Grandpa was born on April 5, 1871, in Shunesburg, a small community in Washington County, southern Utah. The family eventually moved up to eastern Oregon where he was a farmer. His principal enterprise was a dairy farm with about 12 cows milking at any given time. The milk was separated and the cream sold to the local creamery for the manufacture of butter. The skim milk was combined with grain, and chopped wheat, to form a “mash” which was feed for the hogs and chickens. Hogs were sold to the local meat processor. Chickens produced eggs and were sold to the local restaurants—-Campbell’s Oasis, the Bob Inn and the Caton Hotel. He also had a small number of sheep, a few beef steers and a team of horses. There was no tractor.
The farm was largely pasture for the livestock with the remainder planted for alfalfa hay. The setting was spectacular. The farm had as its backdrop Alder Slope and the forested Wallowa Mountains. The Wallowa River and a small tributary stream ran through the property which was dotted with cottonwood trees along the streams. A small grove of aspen and a number of juniper and spruce were also found along the river. Grandpa acquired the “Bank Pasture” across town, where the local bank had pastured foreclosed cattle herds during the depression. Here Grandpa grew grass hay in more than sufficient quantities to feed his livestock and had income from marketing hay.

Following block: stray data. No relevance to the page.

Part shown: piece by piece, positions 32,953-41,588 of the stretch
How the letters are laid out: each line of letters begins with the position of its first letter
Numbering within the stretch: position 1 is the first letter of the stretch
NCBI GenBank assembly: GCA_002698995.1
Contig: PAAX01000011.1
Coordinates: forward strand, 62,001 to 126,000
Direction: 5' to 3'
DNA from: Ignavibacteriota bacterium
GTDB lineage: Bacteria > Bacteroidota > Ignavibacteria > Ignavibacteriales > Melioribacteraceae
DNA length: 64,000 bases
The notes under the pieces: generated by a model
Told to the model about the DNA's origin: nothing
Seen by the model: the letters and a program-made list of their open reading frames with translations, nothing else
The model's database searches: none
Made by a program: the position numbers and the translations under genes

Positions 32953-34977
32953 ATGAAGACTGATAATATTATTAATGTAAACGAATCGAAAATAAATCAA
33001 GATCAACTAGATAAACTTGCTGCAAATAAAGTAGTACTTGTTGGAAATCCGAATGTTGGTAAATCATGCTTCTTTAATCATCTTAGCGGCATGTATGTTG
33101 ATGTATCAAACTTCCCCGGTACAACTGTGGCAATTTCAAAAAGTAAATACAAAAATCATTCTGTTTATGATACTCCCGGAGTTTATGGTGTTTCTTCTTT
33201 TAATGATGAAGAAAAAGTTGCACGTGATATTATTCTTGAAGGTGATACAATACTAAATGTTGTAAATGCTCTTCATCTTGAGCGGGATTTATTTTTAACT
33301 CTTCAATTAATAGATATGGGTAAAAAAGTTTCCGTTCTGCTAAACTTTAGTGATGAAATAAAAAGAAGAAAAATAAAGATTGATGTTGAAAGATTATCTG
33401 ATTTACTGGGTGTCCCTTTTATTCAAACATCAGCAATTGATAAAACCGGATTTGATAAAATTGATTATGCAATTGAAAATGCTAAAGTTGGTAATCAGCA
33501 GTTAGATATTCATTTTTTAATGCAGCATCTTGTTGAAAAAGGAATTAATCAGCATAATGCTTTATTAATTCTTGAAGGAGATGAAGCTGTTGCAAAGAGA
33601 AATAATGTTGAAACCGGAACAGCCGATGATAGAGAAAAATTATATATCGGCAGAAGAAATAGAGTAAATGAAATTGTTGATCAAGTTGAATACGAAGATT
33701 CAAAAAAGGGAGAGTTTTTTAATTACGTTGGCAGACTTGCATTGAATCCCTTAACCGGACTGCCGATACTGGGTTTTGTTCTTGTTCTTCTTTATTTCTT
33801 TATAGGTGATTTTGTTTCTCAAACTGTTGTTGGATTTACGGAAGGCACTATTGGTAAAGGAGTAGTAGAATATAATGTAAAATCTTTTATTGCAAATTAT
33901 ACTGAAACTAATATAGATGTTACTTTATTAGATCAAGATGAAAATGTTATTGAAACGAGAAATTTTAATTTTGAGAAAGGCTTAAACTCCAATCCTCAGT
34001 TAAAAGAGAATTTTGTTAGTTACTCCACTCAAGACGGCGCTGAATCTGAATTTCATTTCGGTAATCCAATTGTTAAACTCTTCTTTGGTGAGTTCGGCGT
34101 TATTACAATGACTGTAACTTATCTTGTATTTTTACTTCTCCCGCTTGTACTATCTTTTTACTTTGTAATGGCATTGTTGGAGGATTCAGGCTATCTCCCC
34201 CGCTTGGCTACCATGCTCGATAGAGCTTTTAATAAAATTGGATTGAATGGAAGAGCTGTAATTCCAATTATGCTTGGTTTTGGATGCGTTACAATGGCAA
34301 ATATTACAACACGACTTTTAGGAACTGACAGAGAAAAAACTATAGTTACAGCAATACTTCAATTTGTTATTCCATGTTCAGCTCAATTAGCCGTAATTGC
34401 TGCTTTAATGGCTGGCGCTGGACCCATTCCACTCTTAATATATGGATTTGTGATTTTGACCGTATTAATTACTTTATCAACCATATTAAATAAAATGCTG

Tell About Your Memories of Your Aunts and Uncles
Your aunts and uncles are also an important piece in your family story. In many cases they play a tremendous role in your life. Be sure to talk and write about them.
- Did you have favorite aunts or uncles, describe them to your children and grandchildren?
- On the other hand, which aunts and uncles were not your favorite?
- What were the fun things you remember about them?
Uncles can play a big role in our childhood development:
I remember spending a lot of time with my uncle Jack (John) because he had a cabin in Logan Canyon. It was a government arrangement, I don’t remember how that was, but we went there all the time. He lived there in his cabin in Logan Canyon. It was really nice, and we went there every summer and spent tons of time. So, it was a real gathering spot for my mother’s family. We went there as frequently as we could, and we had great times and played games under the card table.